Why the Moral Development of Toddlers Matters for All of Us

by Amy Webb

Research on moral development in toddlers offers us amazing insight
into how perceptive young children really are . . .
and what it means for our social interactions.

We, as parents, all want to encourage the moral development of our children. From a young age, we teach our children to help other people and share their toys. Of course, for very young children, this is often a challenge because they simply lack the cognitive development to be able to understand events from another person’s perspective. Developing this skill is a key aspect of toddler development.

In child psychology, this skill of understanding another person’s perspective is called Theory of Mind. (If you’ve never seen the experiment used to “test” this skill, it’s quite fun to watch.)

Although moral development in toddlers is still in its earliest stages, research is showing us that they do have more understanding than we might expect. This research reveals that toddlers as young as 3 years old are quite developed and discriminating in their understanding of others’ intentions and their desire to help (or not help) other people.

A recent study in Germany considered toddlers’ understanding of others’ intentions and their subsequent helpful actions towards them. Here’s what they did: Children watched several scenarios where adult actors played various roles: helpfulness (taping together a drawing torn by someone else), harmfulness (purposely tearing another person’s drawing), intention to harm (trying to tear another’s drawing but not succeeding), and accidental harmfulness (accidentally tearing another person’s drawing).

The children then interacted with the adults in playing a game. The children’s helpfulness toward the adults was gauged by whether or not they gave the adult a missing game piece.

As you might expect, children were helpful to those adults who showed helpfulness in the prior scenario and were not helpful to those adults who were harmful (tearing the drawing). More interestingly, however, was the fact that children were also helpful to those adults who were only accidentally harmful. The children also showed less helpfulness to those adults who had the intention to be harmful in the previous scenario (trying but not succeeding to tear the drawing).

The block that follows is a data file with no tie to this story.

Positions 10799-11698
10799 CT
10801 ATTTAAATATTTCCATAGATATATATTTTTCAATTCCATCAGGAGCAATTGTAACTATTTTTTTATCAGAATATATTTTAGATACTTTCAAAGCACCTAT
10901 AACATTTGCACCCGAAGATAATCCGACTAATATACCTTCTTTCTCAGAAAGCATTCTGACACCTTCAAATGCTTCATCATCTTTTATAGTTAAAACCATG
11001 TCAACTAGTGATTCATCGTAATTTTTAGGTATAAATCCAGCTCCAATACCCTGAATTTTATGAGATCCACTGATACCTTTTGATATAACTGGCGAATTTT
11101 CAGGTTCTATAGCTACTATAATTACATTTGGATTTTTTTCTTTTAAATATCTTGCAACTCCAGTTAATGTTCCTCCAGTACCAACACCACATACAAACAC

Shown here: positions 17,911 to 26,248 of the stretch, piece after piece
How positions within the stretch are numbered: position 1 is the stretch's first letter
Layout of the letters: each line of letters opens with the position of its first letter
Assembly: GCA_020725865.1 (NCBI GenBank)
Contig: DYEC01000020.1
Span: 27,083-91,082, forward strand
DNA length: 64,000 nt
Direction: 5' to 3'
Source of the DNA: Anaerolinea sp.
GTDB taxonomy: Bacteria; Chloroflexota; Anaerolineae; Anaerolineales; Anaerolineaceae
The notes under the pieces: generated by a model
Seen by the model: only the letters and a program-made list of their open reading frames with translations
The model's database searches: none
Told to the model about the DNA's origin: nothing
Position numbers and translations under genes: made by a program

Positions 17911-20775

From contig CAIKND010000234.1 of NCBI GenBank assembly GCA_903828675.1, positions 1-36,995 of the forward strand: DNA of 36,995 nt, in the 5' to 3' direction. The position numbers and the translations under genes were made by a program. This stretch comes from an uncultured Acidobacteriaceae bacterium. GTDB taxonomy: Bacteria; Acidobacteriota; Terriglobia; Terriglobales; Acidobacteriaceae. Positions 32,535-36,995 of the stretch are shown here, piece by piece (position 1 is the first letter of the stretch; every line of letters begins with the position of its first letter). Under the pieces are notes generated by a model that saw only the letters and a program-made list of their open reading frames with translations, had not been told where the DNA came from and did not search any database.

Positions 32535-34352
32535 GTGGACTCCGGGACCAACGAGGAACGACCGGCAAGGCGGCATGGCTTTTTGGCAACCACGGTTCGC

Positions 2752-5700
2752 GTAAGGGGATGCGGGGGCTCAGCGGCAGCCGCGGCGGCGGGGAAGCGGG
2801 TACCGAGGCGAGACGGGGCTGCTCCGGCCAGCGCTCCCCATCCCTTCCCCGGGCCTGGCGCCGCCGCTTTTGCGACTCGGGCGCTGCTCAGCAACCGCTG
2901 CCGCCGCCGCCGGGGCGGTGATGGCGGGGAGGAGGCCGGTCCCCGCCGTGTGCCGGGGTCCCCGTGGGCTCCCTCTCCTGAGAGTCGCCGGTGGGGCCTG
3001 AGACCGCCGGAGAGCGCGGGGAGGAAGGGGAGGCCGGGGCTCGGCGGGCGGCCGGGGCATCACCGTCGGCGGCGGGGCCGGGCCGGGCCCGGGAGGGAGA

This clearly implies that children as young as 3 can not only differentiate between helpful and harmful actions, but can also distinguish others’ intentions. This may not seem like a big milestone on the surface, but when you think about it, understanding someone else’s intentions is a very important skill as a human being. 

Why is Moral Development Important?

Social interaction is one of the main ways we as humans advance our civilization. Working and cooperating with others is not only a good moral skill, it is crucial to our survival at the most basic level. We don’t often think of this in our high-tech society, but working with other people is a basic part of our existence. One key aspect of working with other people is understanding their intentions toward us and others.

Humans’ social interaction can be very complex and subtle. It’s amazing that children as young as 3 can understand this complex world and be very savvy about who has good and bad intentions.

The Beginnings of Empathy

Although it’s true that toddlers have to reach a certain level of cognitive development in order to understand the perspectives and feelings of others, there are things we can do to help foster these skills.

  1. Don’t be afraid to discuss emotions. In generations past, many parents shied away from discussions of “touchy-feely” topics like emotions. Today, we know that the more we discuss how others may be feeling, the more our kids are likely to gain that crucial skill of empathy.
  2. Set limits on behavior, not emotions.The distinction between setting boundaries on behavior and punishing emotions is sometimes a subtle one but is a hallmark of positive parenting. Positive parenting focuses on limiting harmful behavior (e.g., hitting, calling names) but allowing for emotional expression (e.g., crying, sadness). These two things often become a tangled mess in the heat of the moment, but the more we can guide and teach our kids to cope with big emotions in healthy ways, the better their emotional skills will become.

On a side note, this is important for us parents to understand, as well. Our toddlers are adept at understanding our actions. If they think we have good intentions toward them (which hopefully all parents do!), they will be more likely to comply with our requests, too.

Amy Webb is a self-described “child development research nerd.” She, her husband, and their two boys, age 6 and 10, live near Denver, Colorado. Find more of her writing on her blog at thoughtfulparent.com.